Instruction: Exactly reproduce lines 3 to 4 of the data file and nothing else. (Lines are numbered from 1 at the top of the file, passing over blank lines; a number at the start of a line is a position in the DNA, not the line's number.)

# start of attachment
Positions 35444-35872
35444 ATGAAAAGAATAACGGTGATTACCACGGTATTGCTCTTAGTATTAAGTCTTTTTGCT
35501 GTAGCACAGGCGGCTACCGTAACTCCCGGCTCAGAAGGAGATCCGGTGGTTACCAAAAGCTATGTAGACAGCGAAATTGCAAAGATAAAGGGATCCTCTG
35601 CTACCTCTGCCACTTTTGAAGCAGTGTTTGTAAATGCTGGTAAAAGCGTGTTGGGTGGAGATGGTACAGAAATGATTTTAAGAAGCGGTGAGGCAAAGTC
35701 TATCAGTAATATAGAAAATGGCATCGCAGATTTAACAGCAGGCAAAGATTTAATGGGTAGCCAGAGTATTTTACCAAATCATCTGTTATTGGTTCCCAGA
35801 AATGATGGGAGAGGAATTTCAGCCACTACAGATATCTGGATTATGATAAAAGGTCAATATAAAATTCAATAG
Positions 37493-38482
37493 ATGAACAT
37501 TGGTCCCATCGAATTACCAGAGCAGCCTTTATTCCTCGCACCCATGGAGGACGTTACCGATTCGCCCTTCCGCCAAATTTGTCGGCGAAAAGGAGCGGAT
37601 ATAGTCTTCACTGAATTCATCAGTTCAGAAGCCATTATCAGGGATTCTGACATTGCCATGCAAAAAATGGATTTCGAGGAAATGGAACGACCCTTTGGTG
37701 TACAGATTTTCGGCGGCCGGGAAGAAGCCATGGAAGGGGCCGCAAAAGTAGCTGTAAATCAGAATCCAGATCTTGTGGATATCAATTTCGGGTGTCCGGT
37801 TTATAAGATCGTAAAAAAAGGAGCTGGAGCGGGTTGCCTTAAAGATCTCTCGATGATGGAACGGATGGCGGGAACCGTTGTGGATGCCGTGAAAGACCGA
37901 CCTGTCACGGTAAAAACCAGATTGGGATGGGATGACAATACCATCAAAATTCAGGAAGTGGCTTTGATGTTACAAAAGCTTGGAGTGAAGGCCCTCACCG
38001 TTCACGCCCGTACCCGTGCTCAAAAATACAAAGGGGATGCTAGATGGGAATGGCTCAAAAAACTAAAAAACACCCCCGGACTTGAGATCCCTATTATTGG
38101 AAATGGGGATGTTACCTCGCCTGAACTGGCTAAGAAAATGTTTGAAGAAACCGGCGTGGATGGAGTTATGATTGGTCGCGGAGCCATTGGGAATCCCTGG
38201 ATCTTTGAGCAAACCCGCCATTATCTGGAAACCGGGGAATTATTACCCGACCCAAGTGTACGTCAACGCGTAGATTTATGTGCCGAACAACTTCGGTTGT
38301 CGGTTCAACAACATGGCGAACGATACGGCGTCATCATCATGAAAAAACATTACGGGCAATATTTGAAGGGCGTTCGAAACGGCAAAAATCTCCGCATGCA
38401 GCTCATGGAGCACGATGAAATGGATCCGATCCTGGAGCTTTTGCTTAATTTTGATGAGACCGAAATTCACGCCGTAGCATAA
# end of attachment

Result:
35501 GTAGCACAGGCGGCTACCGTAACTCCCGGCTCAGAAGGAGATCCGGTGGTTACCAAAAGCTATGTAGACAGCGAAATTGCAAAGATAAAGGGATCCTCTG
35601 CTACCTCTGCCACTTTTGAAGCAGTGTTTGTAAATGCTGGTAAAAGCGTGTTGGGTGGAGATGGTACAGAAATGATTTTAAGAAGCGGTGAGGCAAAGTC